Information is key to academies success


A new report commissioned by Capita has underlined the critical role information plays in ensuring academies succeed.

The report highlights how essential data will be to ensuring the new style academies formed under the government-led scheme deliver the best possible education to their students. 

The report, which draws on interviews with the new style academy leadership teams and industry experts, emphasises that academies have a greater responsibility to demonstrate that they are making a positive contribution to their pupils’ academic achievement. Making good use of data is critical to helping them achieve this.

Dr John Dunford, Chair of Whole Education and former General Secretary of the Association of School and College Leaders, who contributed to the Capita report, said: “Academies are spending government money. If they are given more freedom to spend that money, the government expects something in return. That return has to include better outcomes for children and is inevitably accompanied by greater accountability. In this situation, academies need excellent data. They cannot afford to let their data fail them.”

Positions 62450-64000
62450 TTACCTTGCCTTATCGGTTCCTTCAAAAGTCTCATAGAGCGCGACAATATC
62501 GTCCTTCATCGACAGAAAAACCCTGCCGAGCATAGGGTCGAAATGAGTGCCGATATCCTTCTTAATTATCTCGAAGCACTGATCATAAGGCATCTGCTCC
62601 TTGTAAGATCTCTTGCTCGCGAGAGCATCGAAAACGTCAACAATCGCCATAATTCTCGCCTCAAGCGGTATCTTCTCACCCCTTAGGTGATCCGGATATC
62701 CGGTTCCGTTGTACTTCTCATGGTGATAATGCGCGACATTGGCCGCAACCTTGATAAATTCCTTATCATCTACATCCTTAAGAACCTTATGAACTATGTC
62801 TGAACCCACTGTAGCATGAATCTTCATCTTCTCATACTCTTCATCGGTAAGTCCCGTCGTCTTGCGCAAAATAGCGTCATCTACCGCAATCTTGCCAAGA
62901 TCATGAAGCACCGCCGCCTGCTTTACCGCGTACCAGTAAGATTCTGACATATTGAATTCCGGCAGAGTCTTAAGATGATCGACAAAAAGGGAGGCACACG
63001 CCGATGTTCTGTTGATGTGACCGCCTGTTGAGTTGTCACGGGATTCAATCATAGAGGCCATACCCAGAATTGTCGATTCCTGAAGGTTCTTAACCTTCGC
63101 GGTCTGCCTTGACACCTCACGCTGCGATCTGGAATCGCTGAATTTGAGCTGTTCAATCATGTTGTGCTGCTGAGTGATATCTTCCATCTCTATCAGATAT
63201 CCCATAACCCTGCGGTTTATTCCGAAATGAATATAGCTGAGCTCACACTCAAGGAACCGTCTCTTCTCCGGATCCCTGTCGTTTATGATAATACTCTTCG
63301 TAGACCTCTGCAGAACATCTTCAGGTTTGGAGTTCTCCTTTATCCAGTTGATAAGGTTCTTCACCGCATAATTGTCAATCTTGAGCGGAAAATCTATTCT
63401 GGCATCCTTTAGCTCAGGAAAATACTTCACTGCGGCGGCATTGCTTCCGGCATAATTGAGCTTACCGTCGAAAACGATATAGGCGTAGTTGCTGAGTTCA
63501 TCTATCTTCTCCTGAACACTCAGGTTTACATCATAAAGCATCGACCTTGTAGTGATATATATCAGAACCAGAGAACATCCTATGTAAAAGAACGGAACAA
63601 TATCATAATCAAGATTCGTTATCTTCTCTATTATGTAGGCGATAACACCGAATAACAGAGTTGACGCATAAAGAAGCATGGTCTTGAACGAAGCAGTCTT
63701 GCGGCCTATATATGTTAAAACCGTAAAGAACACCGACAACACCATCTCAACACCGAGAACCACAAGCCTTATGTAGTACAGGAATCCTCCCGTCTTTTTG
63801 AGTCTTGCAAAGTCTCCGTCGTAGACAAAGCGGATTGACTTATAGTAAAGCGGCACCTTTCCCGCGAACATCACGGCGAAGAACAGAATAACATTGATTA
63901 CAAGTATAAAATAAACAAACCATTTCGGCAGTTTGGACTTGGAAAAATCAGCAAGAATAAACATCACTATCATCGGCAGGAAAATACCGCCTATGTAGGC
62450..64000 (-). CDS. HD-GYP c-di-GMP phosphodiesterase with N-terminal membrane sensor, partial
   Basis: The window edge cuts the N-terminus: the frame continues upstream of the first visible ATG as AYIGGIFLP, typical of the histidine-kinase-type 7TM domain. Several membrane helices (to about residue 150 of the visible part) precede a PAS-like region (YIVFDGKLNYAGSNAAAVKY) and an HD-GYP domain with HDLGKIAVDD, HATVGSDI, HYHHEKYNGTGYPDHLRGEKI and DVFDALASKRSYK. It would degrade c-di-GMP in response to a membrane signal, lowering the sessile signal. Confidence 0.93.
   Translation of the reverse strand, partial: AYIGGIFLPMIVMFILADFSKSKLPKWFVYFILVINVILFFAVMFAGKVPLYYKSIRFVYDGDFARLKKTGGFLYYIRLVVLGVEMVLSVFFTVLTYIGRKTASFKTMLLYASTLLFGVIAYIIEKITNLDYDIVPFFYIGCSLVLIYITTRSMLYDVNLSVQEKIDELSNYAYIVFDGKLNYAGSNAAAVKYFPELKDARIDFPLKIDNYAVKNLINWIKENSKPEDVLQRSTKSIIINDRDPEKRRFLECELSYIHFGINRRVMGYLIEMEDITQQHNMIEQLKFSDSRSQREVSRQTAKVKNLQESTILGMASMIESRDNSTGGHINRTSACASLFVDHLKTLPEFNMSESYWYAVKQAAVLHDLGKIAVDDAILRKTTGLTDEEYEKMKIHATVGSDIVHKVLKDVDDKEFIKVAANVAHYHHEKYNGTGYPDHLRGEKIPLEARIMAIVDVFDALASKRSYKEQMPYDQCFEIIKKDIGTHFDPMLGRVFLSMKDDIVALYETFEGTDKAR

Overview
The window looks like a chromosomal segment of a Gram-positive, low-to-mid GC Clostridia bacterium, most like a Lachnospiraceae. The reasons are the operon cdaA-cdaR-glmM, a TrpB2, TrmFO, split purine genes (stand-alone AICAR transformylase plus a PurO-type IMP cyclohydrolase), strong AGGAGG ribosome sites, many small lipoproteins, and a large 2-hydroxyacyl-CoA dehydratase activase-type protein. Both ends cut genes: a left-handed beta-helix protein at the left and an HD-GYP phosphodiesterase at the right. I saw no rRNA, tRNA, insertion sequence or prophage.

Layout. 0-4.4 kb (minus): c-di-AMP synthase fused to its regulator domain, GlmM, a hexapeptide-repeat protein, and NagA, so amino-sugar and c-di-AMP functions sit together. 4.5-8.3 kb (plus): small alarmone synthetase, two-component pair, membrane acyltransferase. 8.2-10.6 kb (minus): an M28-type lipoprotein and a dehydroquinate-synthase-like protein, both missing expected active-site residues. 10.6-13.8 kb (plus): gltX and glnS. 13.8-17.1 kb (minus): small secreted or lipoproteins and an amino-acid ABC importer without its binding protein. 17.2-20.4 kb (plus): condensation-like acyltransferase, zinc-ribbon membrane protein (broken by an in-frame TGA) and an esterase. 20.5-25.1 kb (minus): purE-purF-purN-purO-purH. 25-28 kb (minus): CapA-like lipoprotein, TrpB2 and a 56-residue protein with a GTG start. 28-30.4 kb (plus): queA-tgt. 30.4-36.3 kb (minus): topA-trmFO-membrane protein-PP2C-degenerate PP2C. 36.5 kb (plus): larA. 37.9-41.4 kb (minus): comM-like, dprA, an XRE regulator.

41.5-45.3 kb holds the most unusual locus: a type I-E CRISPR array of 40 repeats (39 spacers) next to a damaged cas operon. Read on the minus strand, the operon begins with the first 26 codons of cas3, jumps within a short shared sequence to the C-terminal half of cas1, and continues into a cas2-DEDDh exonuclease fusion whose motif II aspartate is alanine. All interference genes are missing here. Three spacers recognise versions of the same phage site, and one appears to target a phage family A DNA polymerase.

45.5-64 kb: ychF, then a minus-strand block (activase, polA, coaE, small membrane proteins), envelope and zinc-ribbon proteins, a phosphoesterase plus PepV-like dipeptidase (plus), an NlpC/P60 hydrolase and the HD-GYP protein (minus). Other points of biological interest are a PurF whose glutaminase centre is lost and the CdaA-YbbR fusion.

The report explores how an academy’s management information system (MIS) can be used to help it meet its obligations and accountabilities to its various stakeholders. It also reveals how schools can use data to ensure that the increased freedom they have been given results in higher pupil achievement.

Phil Neal, Director of Capita SIMS, said: “Academies are under a very bright spotlight and they will be expected to get results quite quickly in terms of improving standards of teaching and learning. Being able to identify and provide the right support for pupils who are at risk of falling behind will become increasingly important, even in the highest performing schools. As the white paper highlights, making better use of the pupil data academies are gathering will be essential to driving whole school improvement and will help schools respond to growing public scrutiny of their performance.”

One of the key areas discussed is how academies can use their data to encourage pupils to achieve more.

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